Taylor Swift tried to block Microsoft from using the moniker Tay to a chatbot that turned into a depraved racist troll vessel, according to a new book from Microsoft President Brad Smith.
In March 2016 Microsoft introduced a new chatbot in the U.S. that was built to speak with young adults and teens on social media. According to Smith’s book Tools and Weapons, co-written by Microsoft communications director Carol Ann Browne, the company originally introduced the bot as XiaoIce in the China market, where it was used by millions and incorporated into banking, news, and entertainment platforms.
“The chatbot seems to have filled a social need in China, with users typically spending fifteen to twenty minutes talking with XiaoIce about their day, problems, hopes, and dreams,” Smith and Browne wrote. “Perhaps she fills a need in a society where children don’t have siblings?”
However, when Microsoft decided to try it out in America, the AI-based Twitter bot, called Tay, was not as successful. The bot was built to learn how to speak through interacting with others on Twitter, and it posted replies to tweets based on what people were saying to it.
Anyone who has spent any time on Twitter knows that was a doomed experiment. Sure enough, in less than 24-hours after it was released, trolls corrupted Tay. As the Verge wrote at the time, “Twitter taught Microsoft’s AI chatbot to be a racist asshole in less than a day.”
A tool that was popular and seemingly beneficial in China failed here because Microsoft didn’t expect Americans on social media to be toxic and racist.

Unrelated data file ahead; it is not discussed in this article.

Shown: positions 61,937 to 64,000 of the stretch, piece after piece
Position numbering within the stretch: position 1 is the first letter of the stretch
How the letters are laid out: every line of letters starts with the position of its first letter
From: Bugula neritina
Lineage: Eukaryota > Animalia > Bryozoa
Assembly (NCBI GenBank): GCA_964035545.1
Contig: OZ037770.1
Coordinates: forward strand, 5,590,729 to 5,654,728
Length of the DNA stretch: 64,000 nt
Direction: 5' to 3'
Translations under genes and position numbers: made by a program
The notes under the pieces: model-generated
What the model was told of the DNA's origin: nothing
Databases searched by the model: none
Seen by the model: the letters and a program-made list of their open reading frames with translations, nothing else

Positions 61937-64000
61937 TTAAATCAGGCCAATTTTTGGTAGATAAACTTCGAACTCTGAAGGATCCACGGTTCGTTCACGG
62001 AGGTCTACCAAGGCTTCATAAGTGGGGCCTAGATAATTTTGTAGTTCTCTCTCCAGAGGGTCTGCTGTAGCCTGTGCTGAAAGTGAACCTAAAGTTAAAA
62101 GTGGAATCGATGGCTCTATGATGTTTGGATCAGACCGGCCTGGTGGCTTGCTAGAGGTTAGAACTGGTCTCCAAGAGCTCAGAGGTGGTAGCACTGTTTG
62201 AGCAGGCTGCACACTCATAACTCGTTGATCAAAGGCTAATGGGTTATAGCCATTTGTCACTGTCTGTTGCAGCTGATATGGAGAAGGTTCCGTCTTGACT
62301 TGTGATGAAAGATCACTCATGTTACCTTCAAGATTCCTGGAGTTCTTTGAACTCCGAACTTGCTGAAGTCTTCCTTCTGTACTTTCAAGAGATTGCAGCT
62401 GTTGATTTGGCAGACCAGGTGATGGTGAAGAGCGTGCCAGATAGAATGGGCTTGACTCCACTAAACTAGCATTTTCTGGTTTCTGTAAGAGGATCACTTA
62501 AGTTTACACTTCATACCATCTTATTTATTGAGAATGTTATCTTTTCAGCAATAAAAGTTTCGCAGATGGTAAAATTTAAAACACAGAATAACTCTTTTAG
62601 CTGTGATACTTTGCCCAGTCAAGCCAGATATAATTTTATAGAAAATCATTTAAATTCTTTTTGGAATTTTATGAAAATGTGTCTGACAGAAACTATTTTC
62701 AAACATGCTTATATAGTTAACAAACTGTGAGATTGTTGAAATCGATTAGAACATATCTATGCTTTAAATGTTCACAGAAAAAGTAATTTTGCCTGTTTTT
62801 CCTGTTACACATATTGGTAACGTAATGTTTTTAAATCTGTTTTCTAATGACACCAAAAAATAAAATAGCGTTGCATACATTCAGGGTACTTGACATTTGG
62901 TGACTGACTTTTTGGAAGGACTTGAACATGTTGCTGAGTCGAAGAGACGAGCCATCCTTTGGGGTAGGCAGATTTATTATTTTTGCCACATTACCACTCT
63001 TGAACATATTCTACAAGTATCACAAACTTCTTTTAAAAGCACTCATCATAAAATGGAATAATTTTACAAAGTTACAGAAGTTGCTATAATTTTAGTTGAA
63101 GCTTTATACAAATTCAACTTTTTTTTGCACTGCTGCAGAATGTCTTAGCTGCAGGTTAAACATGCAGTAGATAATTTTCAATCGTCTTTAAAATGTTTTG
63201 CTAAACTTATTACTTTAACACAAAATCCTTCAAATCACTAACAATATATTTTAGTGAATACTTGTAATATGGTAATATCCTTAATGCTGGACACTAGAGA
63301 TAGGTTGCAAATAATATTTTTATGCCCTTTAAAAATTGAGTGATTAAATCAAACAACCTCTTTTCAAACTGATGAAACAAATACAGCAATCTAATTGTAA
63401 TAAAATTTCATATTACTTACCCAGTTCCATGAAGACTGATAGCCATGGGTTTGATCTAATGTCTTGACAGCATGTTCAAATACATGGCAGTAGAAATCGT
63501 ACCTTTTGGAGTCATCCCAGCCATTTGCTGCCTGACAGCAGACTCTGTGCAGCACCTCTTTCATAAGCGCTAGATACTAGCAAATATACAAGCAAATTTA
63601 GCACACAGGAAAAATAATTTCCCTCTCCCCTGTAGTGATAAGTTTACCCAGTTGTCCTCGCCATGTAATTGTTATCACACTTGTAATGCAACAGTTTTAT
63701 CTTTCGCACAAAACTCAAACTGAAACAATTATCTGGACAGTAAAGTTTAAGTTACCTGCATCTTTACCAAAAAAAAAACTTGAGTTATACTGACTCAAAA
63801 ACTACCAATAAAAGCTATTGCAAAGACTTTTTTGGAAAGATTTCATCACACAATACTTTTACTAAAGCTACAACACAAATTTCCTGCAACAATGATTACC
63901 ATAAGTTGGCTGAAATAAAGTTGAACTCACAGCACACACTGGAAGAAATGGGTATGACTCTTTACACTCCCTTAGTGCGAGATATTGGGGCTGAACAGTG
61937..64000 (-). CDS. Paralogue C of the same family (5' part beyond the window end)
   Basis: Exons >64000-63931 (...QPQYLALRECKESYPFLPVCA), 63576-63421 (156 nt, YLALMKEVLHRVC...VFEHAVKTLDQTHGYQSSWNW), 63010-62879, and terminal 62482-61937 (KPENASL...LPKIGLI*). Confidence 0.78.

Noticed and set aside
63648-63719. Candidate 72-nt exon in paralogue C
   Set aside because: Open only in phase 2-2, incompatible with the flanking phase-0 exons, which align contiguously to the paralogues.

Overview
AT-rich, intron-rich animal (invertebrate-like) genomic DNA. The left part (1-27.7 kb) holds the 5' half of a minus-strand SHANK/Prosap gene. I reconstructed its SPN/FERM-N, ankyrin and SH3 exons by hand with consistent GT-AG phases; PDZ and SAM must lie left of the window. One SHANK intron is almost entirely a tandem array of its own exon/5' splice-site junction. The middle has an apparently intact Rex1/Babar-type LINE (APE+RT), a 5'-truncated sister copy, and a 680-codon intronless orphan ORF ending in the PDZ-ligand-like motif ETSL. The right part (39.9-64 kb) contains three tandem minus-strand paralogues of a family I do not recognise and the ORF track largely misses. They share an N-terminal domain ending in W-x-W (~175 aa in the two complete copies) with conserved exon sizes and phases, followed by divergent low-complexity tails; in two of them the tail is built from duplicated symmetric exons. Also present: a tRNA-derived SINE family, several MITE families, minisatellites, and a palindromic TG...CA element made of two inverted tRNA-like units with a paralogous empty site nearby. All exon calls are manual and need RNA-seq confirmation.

Microsoft took the account down immediately. The next day the company published a blog apologizing for Tay’s unseemly behavior. “We are deeply sorry for the unintended offensive and hurtful tweets from Tay, which do not represent who we are or what we stand for, nor how we designed Tay,” the post said.
The account didn’t just upset people who were offended by the racist parroting, it also seems to have upset Taylor Swift. As Smith recalls in his book:
I was on vacation when I made the mistake of looking at my phone during dinner. An email had just arrived from a Beverly Hills lawyer who introduced himself by telling me, “We represent Taylor Swift, on whose behalf this is directed to you.”... He went on to state that “the name ‘Tay,’ as I’m sure you must know, is closely associated with our client.”... The lawyer went on to argue that the use of the name Tay created a false and misleading association between the popular singer and our chatbot, and that it violated federal and state laws.
Smith adds that Microsoft’s trademark lawyers disagreed, but Microsoft was not interested in fighting Swift, so the company immediately began discussing a new name. He took the incident as a noteworthy example of “differing cultural practices” in the U.S. and China.
In 2018, the bot relaunched as Zo, a version of Tay that was trained to connect with teens but also programmed to avoid speaking about politics, race, and religion. If you’ve never heard of Zo, it’s because Zo is boring.
Sounds like they changed the name but actually made the bot more like Taylor Swift.
Microsoft declined to comment any further for this story. Swift did not respond to a request for comment.